“We have the can-do factor,
and us doing what we do I think inspires people to just try that little bit harder,
whether they are able-bodied or disabled.”
Lee Pearson, gold-medal para-equestrian
Concentrate on what you can control
If you or your children have worked with The Youth Fairy you will know that we work in a solution focused way – we work with you to change the things you can control. We acknowledge that we can’t change the past but we can decide what you are going to do today, right now, in this very moment.
“I didn’t lose the gold. I won the silver.”
One Small Change Challenge
When we work with children, we help them identify the small steps they can take towards their goals and the changes they would like to make in mindset. The children we work with consistently develop a more optimistic, solution focused mindset and one of the ways we encourage families to support he process is to use strategies that develop more positive thinking habits together.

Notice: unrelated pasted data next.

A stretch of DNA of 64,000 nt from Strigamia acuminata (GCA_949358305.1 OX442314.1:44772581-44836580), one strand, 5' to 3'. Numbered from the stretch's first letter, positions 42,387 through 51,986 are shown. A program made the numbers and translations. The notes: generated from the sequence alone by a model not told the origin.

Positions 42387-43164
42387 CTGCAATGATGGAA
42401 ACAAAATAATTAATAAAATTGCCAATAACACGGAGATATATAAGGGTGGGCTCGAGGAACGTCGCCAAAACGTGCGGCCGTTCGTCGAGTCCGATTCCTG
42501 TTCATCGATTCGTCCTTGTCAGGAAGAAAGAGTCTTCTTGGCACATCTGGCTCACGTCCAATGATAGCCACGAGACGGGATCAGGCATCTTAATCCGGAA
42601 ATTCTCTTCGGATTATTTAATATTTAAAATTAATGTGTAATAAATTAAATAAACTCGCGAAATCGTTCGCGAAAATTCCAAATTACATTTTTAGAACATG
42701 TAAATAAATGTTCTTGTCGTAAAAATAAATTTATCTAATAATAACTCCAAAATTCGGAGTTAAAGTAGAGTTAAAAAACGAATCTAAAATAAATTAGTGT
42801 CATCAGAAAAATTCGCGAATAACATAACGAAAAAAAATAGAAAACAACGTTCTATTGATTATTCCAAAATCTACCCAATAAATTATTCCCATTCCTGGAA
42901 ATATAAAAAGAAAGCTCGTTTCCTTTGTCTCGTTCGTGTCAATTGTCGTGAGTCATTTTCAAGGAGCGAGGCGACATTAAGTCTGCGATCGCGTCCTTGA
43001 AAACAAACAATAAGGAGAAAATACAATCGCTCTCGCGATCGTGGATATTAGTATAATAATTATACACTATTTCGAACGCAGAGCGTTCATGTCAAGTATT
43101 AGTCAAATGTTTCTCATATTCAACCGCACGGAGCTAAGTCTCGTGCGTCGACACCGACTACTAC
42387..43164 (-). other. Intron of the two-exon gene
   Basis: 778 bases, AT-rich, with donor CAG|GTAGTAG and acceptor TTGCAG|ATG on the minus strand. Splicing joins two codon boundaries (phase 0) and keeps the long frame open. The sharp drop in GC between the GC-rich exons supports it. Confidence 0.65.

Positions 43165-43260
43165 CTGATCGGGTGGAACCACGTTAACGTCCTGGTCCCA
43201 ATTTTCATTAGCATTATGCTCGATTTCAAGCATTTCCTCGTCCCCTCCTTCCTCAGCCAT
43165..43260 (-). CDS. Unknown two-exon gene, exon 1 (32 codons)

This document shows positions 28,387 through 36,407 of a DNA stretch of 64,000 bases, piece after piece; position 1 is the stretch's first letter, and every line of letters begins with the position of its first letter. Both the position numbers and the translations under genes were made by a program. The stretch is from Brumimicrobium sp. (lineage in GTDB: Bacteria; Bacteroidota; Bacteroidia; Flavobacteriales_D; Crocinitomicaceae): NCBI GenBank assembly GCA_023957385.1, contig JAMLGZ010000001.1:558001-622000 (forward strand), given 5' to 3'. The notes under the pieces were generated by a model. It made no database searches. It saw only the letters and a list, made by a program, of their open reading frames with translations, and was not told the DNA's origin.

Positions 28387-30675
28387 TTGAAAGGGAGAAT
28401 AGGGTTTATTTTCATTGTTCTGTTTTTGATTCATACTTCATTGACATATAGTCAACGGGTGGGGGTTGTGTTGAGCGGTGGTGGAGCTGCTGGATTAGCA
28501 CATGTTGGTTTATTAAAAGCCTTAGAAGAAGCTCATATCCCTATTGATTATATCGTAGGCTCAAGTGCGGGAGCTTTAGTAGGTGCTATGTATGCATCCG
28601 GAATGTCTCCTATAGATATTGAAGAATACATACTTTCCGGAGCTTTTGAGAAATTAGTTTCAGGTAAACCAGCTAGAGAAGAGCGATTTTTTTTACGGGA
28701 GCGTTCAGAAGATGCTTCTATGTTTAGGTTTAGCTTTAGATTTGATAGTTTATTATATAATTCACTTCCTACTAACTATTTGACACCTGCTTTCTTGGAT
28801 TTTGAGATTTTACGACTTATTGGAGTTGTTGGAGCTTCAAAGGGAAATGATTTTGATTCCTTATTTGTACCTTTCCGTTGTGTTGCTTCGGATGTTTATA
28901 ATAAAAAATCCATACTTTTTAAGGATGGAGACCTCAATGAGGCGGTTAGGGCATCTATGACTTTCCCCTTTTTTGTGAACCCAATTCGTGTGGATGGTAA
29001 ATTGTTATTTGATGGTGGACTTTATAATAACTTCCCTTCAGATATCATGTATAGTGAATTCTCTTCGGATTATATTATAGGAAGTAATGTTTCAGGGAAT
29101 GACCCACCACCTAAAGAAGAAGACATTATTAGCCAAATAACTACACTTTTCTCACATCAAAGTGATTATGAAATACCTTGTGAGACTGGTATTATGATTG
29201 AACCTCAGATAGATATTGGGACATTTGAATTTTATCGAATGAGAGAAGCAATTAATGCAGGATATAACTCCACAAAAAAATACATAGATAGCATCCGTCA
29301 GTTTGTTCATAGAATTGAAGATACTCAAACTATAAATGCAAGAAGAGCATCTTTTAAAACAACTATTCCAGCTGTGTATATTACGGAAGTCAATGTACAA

How much would your day, week, year or even life improve if your brain started focusing on the good things that happened in your day rather than negatively ruminating about all the things that hadn’t gone to plan and the things that had annoyed you?
In our Fairy homes our children tend to be the ones setting the tone at dinner time asking us “What’s been good about your day?”
We’d love to challenge you to change just one thing this week – each night at dinner or before bed ask your family to share what’s been good in their day and notice the impact this has on mood, connection and, over time, your child’s general mindset.